US money market fund (MMF) rule changes would challenge the flexibility of these tools for corporate treasurers, many of whom rely heavily on MMFs for short-term cash management, according to Fitch Ratings. While exact measures have not been announced, the credit ratings agency (CRA) believes that reform efforts will affect both the industry and MMF investors.
Potential price volatility and associated accounting and tax implications of possible changes regarding net asset value (NAV) could sharply reduce the appeal of MMFs to many institutional investors. A recent Fitch survey of corporate treasurers in Europe found that 50% cited the simple tax and accounting treatment for constant net asset value (CNAV) MMFs as a main strength.
The change to require that MMFs switch to a variable net asset value (VNAV) from CNAV based on amortised cost accounting has been suggested by the US Securities and Exchange Commission (SEC) in the past and is likely still on the ‘short list’ of proposals. A VNAV structure would not necessarily alter how Fitch assigns ratings on MMFs and would offer investors additional price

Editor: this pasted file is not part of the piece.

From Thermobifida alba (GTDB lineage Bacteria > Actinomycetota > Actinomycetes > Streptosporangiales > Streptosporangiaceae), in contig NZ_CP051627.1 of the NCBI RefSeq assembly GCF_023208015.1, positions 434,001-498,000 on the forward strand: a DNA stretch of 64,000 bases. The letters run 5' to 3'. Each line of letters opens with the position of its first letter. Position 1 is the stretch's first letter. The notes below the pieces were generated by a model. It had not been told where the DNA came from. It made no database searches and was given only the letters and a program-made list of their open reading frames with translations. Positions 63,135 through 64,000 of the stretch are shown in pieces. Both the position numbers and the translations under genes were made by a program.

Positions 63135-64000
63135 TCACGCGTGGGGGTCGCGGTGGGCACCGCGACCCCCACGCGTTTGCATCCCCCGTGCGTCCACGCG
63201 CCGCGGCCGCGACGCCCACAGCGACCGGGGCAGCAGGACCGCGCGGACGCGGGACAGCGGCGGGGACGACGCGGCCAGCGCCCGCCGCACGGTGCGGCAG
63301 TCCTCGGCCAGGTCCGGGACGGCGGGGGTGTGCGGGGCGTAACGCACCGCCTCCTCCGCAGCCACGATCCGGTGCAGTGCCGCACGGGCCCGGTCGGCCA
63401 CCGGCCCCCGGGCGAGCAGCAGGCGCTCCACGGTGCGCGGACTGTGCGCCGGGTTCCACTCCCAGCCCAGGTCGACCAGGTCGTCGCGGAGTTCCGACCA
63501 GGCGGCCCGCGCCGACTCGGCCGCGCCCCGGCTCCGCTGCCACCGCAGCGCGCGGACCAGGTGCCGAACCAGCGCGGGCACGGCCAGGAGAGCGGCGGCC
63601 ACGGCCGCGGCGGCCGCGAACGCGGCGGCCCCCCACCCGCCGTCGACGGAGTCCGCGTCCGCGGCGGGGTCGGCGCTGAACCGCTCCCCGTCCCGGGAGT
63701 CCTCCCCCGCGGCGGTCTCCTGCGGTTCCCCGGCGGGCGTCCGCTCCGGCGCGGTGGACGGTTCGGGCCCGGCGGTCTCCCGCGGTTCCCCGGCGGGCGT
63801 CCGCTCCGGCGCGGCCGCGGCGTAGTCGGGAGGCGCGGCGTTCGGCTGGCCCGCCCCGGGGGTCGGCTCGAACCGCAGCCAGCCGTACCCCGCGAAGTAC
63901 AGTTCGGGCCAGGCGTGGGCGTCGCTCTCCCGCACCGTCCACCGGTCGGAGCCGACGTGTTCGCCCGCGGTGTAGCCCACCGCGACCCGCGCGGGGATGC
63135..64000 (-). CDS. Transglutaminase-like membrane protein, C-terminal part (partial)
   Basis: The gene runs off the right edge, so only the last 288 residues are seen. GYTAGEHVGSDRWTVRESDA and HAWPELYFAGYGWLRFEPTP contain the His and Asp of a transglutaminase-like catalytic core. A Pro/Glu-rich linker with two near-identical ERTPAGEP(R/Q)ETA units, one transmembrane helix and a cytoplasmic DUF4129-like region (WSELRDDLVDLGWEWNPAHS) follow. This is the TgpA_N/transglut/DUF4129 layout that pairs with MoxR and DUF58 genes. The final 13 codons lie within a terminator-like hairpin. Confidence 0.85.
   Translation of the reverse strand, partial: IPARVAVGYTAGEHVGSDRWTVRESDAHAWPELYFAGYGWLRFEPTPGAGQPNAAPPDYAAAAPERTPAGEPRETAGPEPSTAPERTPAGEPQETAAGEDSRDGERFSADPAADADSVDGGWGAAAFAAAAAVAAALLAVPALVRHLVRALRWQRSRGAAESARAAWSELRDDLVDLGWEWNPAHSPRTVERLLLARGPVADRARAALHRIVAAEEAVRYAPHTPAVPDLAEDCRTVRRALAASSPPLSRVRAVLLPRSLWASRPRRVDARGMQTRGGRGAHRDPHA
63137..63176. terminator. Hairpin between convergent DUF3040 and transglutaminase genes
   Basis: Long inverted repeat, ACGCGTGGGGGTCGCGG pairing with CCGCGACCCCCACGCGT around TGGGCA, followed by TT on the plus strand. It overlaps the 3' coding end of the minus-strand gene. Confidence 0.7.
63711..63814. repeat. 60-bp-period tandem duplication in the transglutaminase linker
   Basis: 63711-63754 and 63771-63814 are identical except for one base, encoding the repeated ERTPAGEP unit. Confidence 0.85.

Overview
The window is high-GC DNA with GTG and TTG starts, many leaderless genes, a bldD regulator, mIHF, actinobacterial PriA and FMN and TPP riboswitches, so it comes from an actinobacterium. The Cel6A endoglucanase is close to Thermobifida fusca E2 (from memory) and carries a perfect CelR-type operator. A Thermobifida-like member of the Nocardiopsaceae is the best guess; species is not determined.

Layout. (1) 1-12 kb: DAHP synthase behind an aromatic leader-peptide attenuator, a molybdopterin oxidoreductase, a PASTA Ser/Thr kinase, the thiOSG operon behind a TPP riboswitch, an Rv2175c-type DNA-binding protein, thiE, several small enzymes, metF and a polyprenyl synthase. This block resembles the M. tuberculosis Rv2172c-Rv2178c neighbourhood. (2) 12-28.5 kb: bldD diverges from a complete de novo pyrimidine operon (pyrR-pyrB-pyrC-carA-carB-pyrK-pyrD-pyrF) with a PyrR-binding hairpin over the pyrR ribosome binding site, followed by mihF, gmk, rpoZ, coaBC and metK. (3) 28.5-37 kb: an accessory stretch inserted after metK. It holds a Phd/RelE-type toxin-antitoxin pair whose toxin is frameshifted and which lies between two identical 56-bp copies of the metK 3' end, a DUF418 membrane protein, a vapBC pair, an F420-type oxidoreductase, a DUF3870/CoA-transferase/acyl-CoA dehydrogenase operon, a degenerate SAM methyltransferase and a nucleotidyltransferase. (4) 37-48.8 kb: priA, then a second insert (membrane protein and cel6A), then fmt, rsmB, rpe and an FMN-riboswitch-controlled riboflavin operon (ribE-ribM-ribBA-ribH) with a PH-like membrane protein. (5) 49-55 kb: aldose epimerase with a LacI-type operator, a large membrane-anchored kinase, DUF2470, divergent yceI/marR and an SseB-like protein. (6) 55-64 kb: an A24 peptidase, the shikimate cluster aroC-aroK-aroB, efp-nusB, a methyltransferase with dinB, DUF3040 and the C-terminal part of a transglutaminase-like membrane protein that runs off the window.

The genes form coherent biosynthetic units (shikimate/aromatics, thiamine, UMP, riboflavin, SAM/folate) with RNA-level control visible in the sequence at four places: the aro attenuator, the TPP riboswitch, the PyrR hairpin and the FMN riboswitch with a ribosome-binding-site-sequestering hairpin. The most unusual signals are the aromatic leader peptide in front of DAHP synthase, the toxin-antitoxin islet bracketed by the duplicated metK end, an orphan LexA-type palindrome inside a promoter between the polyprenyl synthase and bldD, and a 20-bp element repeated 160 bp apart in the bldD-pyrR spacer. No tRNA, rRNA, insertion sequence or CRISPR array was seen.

The addition of liquidity holdbacks and/or capital buffers may also be under consideration, adds Fitch. Mandatory liquidity holdbacks would create a host of issues for investors, especially for those engaging in active day-to-day cash management. While capital buffers would clearly provide additional credit and liquidity support, they would also introduce increased costs at a time of exceptionally low yields and new conflicts between traditional MMF investors and those providing the capital buffers.
The staff at the SEC, under the leadership of newly-appointed Mary Jo White, has indicated that further reforms of MMFs are likely to follow.
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